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I have to say, on an initial reading, that it feels as if he is missing the mark on a few things…relative to my recent reading. For instance, when he speaks of the middle way, referencing Nagarjuna among others he says this:

For such mystical idealists, much as for the phenomenalists, the world of material things is described as ‘illusory’, as having no real existence, and empirical knowledge, which involves conceptual understanding built up from everyday sense experience, is continually denigrated, interpreted as implying a dualistic metaphysic of reality and illusion.

…and this,

This view suggests that what appears to us in everyday life, such as mountains, trees, and elephants, are purely ‘illusions’, devoid of reality, They are empty, void, unsubstantial: only the absolute mind is real.

Hardly a middle way!

It is my understanding that Nagarjuna was clear about the absolute conventional existence of physical things relative to dependent arising. But at the same time, those physical things are completely empty of a true, independent self-existence.

Relative to the extremes of non-existence on one end and materialism on the other…that is the true middle way.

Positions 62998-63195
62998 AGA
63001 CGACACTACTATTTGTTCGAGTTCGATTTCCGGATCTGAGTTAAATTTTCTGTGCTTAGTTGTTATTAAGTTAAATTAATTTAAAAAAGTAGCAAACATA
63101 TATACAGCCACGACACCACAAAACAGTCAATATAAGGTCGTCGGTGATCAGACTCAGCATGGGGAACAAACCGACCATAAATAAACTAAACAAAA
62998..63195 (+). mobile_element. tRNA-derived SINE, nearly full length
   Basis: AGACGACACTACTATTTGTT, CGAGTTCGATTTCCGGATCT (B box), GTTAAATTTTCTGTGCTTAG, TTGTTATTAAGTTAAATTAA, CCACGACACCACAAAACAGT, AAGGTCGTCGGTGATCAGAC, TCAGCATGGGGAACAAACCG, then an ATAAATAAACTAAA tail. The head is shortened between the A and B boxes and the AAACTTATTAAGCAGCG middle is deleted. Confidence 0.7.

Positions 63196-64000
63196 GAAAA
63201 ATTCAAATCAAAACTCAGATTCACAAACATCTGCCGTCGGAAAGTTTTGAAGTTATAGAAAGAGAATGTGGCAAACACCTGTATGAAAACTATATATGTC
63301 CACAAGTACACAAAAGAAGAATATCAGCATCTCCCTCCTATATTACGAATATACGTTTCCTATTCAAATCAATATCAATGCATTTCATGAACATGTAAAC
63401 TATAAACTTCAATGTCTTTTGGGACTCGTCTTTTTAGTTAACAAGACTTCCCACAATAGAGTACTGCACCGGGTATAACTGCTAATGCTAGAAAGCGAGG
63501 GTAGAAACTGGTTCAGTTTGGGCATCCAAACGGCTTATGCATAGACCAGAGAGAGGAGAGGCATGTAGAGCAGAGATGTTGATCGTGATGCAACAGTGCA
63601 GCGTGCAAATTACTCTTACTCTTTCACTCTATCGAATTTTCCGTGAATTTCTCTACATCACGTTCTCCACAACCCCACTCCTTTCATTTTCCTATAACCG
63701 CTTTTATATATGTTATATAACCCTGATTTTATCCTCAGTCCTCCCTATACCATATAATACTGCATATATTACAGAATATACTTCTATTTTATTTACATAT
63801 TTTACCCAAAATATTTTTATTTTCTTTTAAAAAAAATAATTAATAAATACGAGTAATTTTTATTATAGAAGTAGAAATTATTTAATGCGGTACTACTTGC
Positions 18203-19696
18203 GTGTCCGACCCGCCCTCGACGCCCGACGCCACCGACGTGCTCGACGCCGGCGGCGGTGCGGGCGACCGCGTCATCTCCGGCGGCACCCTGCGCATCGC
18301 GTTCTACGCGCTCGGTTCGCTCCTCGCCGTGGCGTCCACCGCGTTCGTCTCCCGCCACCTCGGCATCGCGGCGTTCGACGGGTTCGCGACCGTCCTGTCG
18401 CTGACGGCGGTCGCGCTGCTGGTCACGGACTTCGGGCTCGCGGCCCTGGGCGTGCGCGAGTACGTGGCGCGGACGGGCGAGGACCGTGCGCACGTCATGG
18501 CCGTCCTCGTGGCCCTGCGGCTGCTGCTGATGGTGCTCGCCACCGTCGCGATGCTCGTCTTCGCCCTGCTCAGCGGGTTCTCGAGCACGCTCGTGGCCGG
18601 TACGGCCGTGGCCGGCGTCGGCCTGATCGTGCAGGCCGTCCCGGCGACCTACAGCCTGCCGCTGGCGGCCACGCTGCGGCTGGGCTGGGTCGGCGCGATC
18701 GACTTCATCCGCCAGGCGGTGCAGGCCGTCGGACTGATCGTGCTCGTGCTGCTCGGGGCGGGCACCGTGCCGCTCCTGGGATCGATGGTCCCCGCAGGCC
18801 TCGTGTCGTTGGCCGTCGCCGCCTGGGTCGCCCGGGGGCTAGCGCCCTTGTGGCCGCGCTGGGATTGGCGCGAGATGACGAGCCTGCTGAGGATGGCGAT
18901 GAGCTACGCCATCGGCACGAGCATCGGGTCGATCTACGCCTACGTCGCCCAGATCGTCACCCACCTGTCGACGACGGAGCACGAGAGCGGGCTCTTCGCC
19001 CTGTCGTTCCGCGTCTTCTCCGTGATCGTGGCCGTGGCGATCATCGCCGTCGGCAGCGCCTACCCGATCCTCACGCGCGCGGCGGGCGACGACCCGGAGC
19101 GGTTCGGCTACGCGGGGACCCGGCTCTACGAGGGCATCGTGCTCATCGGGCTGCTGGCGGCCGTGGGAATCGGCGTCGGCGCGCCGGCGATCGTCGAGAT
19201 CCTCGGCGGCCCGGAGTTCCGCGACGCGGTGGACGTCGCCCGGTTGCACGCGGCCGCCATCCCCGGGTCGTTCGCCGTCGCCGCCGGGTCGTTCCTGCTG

I’ll have to read it again but on first blush I came away with the feeling that the author may not really grasp the nuances of dependent arising and emptiness as espoused by the very people that he referenced.


I agree, but good to read the argument.

With what are you in agreement, my friend? :slightly_smiling_face:

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This in particular . . . .



As I suspected. :sunglasses:

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I think there is a Rigpa student, practising vajrayana Buddhism in Hawaii. Maybe byou could try googleing it. Good luck. Of course there’s lots of great things online. Dzogzar Khyentse Rinpoche-an amazing traditional but very hip tibetan Lama, check out Facebook page. Also Mingyur Rinpoche Tergar offers a really clear path and their online courses and brill. Good luck. Also Dzigar Kontrul Rinpoche lives in America and is aVajrayana, teacher.